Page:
Fresh tactics the key in the playoffs
Whatever happens next in the MLS playoffs, this season has shown the importance of bringing outside influences into the league. It is not only the foreign players who have brought attention and upped the competitive level, coaches such as Steve Nicol (New England) and Juan Carlos Osorio (Chicago) have brought in a fresh look tactically.
The domestic talent level has reached an all-time high. But, partly because the young players have improved so rapidly, U.S. coaches have struggled to keep pace. Being a foreign coach does not guarantee success, or even competence. But some of the newer coaches are bringing different perspectives and helping to change the dynamics of the league. I include New York's Bruce Arena in this group, plus Preki, who has continued the work of Bob Bradley at Chivas USA, and Dominic Kinnear, who has continued in Houston what Frank Yallop started in San Jose.
Osorio's ability to align the Fire correctly has allowed the team to fulfill some of its potential. Placing Calen Carr on the wing and Wilman Conde in a wing back spot were keys to the Fire's success against D.C. United in Game 2 Thursday night. Carr played a part in both Chicago goals as the Fire took a 3-2 aggregate victory. When the Fire went into counterattack mode, Carr earned what should have been ruled a penalty kick. Referee Jair Marrufo nearly spoiled what was an otherwise well-officiated contest by awarding a free kick outside the penalty area.
This was Chicago's most important game of the season. Going by textbook coaching, Osorio would have gone with as many veterans as possible. Instead, he started Carr, who has basically been viewed as a bundle of raw athleticism and potential. And Carr played in front of Dasan Robinson, another bundle of inexperienced physicality.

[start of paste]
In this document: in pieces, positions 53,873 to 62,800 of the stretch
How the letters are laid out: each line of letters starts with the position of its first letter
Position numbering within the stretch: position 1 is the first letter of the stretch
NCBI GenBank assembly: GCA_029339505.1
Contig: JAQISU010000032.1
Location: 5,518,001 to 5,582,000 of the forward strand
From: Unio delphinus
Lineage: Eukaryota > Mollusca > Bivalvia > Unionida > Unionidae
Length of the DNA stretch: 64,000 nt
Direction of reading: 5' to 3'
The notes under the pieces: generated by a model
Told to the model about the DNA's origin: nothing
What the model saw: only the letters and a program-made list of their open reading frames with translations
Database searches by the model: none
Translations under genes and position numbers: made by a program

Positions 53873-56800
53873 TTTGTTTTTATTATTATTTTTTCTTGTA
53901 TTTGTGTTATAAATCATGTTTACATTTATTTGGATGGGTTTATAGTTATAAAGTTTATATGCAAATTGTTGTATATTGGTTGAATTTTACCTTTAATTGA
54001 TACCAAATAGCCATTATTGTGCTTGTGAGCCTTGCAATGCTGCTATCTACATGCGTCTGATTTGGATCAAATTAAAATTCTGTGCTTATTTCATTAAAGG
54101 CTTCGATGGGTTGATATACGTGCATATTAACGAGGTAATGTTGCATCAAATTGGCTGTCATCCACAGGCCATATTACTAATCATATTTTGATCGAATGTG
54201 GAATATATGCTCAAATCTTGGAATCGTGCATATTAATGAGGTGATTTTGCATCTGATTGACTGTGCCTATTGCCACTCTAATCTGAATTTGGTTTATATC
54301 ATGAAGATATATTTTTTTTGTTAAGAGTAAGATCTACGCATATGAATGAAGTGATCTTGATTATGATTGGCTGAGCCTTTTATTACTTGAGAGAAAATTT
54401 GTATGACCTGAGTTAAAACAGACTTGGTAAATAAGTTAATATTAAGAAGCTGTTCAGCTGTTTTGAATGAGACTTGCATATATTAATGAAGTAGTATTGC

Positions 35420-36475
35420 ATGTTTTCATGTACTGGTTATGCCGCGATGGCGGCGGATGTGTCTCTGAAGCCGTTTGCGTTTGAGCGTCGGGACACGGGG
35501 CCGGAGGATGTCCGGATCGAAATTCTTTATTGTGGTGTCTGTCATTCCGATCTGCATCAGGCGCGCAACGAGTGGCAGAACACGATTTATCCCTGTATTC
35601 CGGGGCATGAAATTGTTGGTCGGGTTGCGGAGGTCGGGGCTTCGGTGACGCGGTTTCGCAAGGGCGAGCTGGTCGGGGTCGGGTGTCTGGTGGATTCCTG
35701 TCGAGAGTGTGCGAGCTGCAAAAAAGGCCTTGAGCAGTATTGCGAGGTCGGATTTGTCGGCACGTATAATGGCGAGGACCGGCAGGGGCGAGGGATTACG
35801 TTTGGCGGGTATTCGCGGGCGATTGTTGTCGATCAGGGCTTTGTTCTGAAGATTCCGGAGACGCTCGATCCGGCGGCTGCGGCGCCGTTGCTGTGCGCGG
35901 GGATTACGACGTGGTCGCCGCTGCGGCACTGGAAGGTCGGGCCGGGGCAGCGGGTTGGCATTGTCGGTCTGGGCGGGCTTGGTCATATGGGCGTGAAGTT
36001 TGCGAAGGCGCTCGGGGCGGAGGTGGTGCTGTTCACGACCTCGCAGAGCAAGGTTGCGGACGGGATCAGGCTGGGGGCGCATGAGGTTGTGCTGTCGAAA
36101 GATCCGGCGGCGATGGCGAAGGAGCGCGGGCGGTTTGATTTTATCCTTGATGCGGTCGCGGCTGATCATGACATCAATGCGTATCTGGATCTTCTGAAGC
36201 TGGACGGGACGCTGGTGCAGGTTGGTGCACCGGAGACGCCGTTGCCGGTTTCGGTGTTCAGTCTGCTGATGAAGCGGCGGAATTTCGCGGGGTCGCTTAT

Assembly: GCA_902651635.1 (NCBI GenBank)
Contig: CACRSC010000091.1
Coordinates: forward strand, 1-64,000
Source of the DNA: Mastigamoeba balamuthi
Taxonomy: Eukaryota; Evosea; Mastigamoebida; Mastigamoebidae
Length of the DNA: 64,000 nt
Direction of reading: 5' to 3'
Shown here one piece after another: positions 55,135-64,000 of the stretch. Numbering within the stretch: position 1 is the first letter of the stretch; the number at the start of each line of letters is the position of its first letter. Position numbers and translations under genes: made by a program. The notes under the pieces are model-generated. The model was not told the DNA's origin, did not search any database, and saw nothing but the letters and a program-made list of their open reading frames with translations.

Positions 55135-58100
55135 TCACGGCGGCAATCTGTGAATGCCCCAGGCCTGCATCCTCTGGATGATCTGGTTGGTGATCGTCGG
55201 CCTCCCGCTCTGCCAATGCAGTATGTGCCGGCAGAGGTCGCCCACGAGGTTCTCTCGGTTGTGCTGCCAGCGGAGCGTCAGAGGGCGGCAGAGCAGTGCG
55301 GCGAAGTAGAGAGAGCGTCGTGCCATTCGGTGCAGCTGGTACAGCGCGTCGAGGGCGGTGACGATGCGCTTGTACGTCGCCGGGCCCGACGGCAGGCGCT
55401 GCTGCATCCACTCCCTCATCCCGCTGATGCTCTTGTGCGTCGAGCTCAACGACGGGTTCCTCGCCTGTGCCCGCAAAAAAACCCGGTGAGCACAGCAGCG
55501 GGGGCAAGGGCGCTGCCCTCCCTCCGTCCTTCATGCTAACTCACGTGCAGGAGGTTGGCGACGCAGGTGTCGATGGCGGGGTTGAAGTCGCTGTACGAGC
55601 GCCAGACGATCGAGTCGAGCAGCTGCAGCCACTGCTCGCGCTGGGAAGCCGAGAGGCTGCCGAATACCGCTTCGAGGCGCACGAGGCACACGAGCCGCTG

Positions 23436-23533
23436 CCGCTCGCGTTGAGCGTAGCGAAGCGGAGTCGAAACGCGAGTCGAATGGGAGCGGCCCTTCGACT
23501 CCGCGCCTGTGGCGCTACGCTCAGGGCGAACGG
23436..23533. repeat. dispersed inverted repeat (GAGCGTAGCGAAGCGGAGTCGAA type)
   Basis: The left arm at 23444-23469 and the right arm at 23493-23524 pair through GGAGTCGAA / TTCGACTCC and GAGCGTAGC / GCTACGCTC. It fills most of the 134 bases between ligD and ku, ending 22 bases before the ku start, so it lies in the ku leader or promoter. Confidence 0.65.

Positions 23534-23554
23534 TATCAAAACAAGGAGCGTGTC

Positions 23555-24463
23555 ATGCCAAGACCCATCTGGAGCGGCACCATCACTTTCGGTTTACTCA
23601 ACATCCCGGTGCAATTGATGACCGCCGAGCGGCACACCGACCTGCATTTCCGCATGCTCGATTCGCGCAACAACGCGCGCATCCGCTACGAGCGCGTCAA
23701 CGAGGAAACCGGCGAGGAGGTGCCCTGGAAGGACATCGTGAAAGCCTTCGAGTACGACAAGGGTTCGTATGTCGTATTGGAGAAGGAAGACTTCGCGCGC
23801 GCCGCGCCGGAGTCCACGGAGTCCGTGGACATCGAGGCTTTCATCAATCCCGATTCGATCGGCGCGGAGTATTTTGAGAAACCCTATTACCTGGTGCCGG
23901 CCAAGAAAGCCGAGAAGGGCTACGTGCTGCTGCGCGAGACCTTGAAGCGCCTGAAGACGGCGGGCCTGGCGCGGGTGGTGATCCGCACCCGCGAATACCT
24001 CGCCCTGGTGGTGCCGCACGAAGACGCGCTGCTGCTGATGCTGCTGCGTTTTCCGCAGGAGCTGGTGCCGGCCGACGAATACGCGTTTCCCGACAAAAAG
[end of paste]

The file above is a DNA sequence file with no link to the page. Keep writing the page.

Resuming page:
But Osorio correctly figured that Chicago would fail if it tried to match D.C. technically. The secret was to combine power and youthful enthusiasm in the right places with a few technical players, plus Chris Armas holding things together in midfield and Cuauhtemoc Blanco the point of reference in attack. Osorio had the right instincts in setting up the Fire and in bringing in late substitutes, though he might have gone on the defensive a little too early. It is probably not complete coincidence that a late Chicago sub (John Thorrington) scored in injury time in the final regular-season game against Los Angeles and another (Floyd Franks) nearly did so against United in Game 2.
Nor is this to say other MLS coaches are inadequate. Much of an MLS coach's fate depends on management's support and ability to deliver players. But, once a team advances to the playoffs, the difference, along with injuries, is going to be coaches employing the right tactics.
|MLS Cup playoffs second leg|
|New England vs. New York|
Houston vs. Dallas,
Chivas USA vs. Kansas City,
MLS teams play each other so often, they present very few surprises. Unless, that is, a team can shake things up, possibly even reinvent itself and somehow find an edge.
New England appears to be on the way to doing something like that with Steve Ralston moving to a playmaking position and Wells Thompson starting on the right wing. Teams such as the Revolution and Houston Dynamo are not going to be dealt many new cards, so it is a matter of playing the right ones in the right places at the right times.
The Revolution went defensive in their playoff opener, tying New York, 0-0. Now, the Revolution will be returning to their high-pressure, all-out attack strategy in Game 2. Will Arena react by having the Red Bulls absorb pressure and counterattack, or should he stick with a three-forward alignment and try to defeat the Revolution at their own game?
Both Kansas City (vs. Chivas USA) and FC Dallas (vs. Houston) take one-goal leads into their second-game visits. Will the Wizards and Dallas be able to duplicate Chicago's ability to extend the advantage and hold on? The Wizards' Curt Onalfo and Dallas' Steve Morrow have had plenty of talent to work with this season and this is their biggest test of the season.
Frank Dell'Apa is a soccer columnist for The Boston Globe and ESPN.